What do a drum harness, pair of glasses, and a bike wheel have in common?
These were an inspiration for winners of the 8th annual BCIT Student Innovation Challenge!
BCIT’s Student Innovation Challenge provides support, encouragement and funding to BCIT students who have “bright ideas”. Since its founding, the Student Innovation Challenge has inspired innovative and high-impact students and projects.
The Challenge has 2 Categories:
- Entrepreneurship (Innovative ideas, entrepreneurship, and commercial products) $1,500
- Applied Research (Innovative project solving a real world problem) $500
“Our judges come from across the Institute, including faculty, staff and the Student Association,” said Tom Roemer, BCIT Vice President, Academic. “This year we included a representative from the National Research Council – Industrial Research Assistance Program to assist us in picking the top product or service”.
This year we were extremely happy with the quality and quantity of entries (dozens) submitted. In fact, the Applied Research category two entries where considered tied – one 1 point separated them from a 3,000 point scale.
Which we did.
AND the winners are …
Garth Newlands took home the Entrepreneurship Student Innovation Challenge award for his Ganaan Drum Harness and Mounting System.
Garth realized that marching band drum harnesses haven’t changed in more than 20 years. His new design introduces new materials and a design that simplifies the system as a whole. The drummer can get going faster in a more comfortable position. The Ganaan Drum Harness is the lightest system on the market.
“I am going to be using the prize money from the Innovation Challenge to continue developing the drum harness and drum mounting system,” says Garth. “This is going to allow me to get more materials to make the product even better.”
The Applied Research Award was shared by two entries: Spencer Clayton’s Targeted Darkening Eyewear Technology, and Andrew Miltimore & Aaron Redina’s ElastoKers.
“Our product is a modular kinetic energy recovery system for a bicycle,” explain Andrew and Aaron. “A rider has the ability to use energy, otherwise converted to heat and noise, to help accelerate the bicycle up to speed from a resting position.”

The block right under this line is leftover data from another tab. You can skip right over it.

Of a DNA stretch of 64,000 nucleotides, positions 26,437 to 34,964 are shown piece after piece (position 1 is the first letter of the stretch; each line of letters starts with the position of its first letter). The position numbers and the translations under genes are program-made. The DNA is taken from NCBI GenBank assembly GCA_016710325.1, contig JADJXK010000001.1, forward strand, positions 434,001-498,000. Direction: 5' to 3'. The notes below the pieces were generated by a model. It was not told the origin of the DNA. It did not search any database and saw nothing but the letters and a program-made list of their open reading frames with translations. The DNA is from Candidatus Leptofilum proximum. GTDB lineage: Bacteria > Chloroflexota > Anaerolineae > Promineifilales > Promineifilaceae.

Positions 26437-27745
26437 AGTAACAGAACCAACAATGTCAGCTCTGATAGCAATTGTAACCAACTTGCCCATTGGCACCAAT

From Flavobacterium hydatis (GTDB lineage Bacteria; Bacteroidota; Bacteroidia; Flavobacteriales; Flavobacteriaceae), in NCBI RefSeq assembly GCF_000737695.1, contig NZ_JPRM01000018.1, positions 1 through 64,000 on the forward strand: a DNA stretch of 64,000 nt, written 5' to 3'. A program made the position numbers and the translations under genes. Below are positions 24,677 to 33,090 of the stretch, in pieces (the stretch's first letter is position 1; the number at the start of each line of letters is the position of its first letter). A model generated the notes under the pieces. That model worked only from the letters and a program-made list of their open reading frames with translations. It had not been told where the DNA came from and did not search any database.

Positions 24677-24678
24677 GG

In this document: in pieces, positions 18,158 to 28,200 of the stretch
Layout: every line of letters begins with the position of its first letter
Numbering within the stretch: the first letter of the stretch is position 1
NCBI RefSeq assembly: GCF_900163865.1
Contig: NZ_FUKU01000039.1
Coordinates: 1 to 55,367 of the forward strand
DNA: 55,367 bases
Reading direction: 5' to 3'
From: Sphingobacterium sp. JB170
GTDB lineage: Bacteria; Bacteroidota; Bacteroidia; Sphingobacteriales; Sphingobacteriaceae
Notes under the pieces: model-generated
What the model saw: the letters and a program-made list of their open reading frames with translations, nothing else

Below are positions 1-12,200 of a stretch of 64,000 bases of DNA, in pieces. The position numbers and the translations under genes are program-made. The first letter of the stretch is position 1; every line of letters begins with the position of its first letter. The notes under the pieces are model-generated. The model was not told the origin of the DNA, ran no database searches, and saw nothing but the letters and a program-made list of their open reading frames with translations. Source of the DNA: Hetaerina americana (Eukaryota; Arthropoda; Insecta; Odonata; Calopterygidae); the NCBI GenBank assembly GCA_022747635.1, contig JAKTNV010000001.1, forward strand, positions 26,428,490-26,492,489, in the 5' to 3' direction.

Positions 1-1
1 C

Spencer developed wearable targeted darkening eyewear.
He took on the problem of excessively bright point-light sources, which can be visually and physically hazardous. For example, more intense vehicle headlights have made driving at night a challenge. Drivers can’t look away, though. They have to look into oncoming headlights which causes the their pupils to shrink, reducing accurate perception in low light. There are existing methods of brightness correction products, but they reduce light levels across the entire field of view—so they can’t be used in already dark environments.
Spencer’s glare reduction system reduces light levels in select areas, which opens up the possibility to use the glasses in darker environments where light sensitivity is of utmost importance, such as Astronomy.
“The Targeted Darkening Eyewear Technology has a wide range of applications,” explains Spencer, “first among them is improving driving conditions at sunset and night.” He says he’s grateful for the Student Innovation Challenge. “Thank you to all the judges and everyone involved for putting on a great event and for fostering creativity and innovation. The prize money will help us @I.D.E.A.works further develop this product for market.”
Congratulations to the winners and the other finalists in this year’s challenge! We wish you success as you advance your bright ideas! In fact, BCIT President Kathy Kinloch sent along the following congratulations.